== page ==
October 10, 2018
Getting good grades takes effort, commitment and motivation, but that doesn't mean it has to stress you out. While there's no cheat sheet for how to get good grades in college, there are some simple steps you can take to improve your chances of meeting - or even exceeding - your academic goals.
The pressure to get good grades in college is all too real. To get straight A's in college, you need to make sure you're able to make the time commitment for your studies, but you should enjoy the learning process. Take courses that are not only relevant to your major, but also take courses that interest you. You're more likely to perform well in a course if you're excited to engage with the course content.
Seamus McGuire, an academic advisor with Southern New Hampshire University (SNHU), said good grades are more than a necessity to graduate - they're a testament to the hard work a student has put into their coursework. "GPA can affect a student everywhere from the ability to graduate, certain honors programs, job placement and it can even affect your financial aid," McGuire said.
What's a Good GPA in College?
Academic advisor Sierra Bridges said earning a GPA above a 2.0 will get you to graduation, and sometimes that milestone is enough for students. "However," she said, "GPAs that are in the 3.0 to 4.0 range are preferred." Bridges said to make their way onto the Dean's list, a student needs to earn a GPA of 3.5 or above. For the President's list, students need to have earned a GPA of 3.7 or higher.
A good GPA can affect your ability to join an honor society. Between a 3.5 and a 4.0 on the GPA scale is considered an A. Having a great GPA "may even open doors for students in regard to scholarships, honor societies and clubs," McGuire said. Being a member of an honor society may have benefits including scholarships, grants or networking opportunities. While a GPA isn't required on a resume, "being able to see affiliation with an honor society tells the employer all they need to know about how well a student did while earning the degree they hired them for," Bridges said.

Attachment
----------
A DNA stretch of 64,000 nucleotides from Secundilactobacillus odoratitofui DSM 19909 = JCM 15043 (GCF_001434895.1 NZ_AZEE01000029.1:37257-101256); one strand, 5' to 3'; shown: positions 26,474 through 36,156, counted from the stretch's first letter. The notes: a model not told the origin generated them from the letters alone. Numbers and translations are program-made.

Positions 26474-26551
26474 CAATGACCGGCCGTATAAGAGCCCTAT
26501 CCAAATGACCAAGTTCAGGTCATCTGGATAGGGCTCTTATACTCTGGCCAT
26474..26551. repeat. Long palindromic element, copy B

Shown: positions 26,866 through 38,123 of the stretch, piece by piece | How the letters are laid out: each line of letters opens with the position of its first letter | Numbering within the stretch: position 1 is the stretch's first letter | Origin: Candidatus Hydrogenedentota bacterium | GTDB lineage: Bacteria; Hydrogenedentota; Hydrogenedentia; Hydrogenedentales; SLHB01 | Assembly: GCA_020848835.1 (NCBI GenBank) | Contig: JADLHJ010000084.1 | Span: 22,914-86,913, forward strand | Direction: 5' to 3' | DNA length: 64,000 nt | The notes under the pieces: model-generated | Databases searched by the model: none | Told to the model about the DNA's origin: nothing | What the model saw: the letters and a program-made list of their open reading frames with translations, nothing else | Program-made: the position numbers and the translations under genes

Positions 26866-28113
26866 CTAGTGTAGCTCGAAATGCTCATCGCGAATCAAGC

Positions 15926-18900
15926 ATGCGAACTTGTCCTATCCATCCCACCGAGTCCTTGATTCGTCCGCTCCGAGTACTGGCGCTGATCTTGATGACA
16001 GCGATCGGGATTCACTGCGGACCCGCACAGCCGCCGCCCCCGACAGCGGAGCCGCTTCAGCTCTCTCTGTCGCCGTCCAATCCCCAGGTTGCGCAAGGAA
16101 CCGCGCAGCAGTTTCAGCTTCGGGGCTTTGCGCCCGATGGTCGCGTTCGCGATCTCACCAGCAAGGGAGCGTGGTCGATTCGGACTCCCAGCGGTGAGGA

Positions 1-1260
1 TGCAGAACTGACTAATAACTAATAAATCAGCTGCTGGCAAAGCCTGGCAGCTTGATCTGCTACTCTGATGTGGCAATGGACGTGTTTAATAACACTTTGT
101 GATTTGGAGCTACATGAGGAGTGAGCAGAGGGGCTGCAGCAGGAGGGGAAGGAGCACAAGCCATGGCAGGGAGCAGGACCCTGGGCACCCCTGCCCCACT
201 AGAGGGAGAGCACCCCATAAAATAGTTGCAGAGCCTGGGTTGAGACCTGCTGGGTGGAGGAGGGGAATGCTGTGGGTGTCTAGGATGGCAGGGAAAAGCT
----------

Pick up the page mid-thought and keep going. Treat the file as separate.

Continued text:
There are also financial considerations involved with earning a high GPA. "There are a wealth of scholarship opportunities available, and some of them do have GPA requirements," McGuire said. If you're on a scholarship, you may have a minimum GPA requirement you're required to maintain, or you could lose your funding. "Scholarships may also be the bridge between a student and the completion of their degree," Bridges said. "In that case, GPA means everything."
Academic standards aside, Bridges said what's considered a good GPA depends on the student. There are students who work full-time, have children or are single parents with limited free time. "Their idea of a good GPA could very well be whatever gets them to graduation," Bridges said. "Maybe a student struggles with a learning disability and a 3.0 GPA is something they need to work extremely hard for," she said. For students with little obstacles and plenty of support, they may feel anything below a 3.8 isn't good. "A good GPA is subjective," Bridges said, "and as an advisor, a good GPA fluctuates student to student."
Knowing how to study in college is key to getting straight A's. Through organization, a time management strategy and drive to succeed, you'll be ready to hit the books with confidence.
If you want to earn straight A's in college, be organized, put in the effort and you'll see yourself succeed.
Ashley Wallis is an Army veteran and writer with a BA in English Language and Literature from SNHU. She is currently living in the Denver area. Find her on twitter @AshDWallis.
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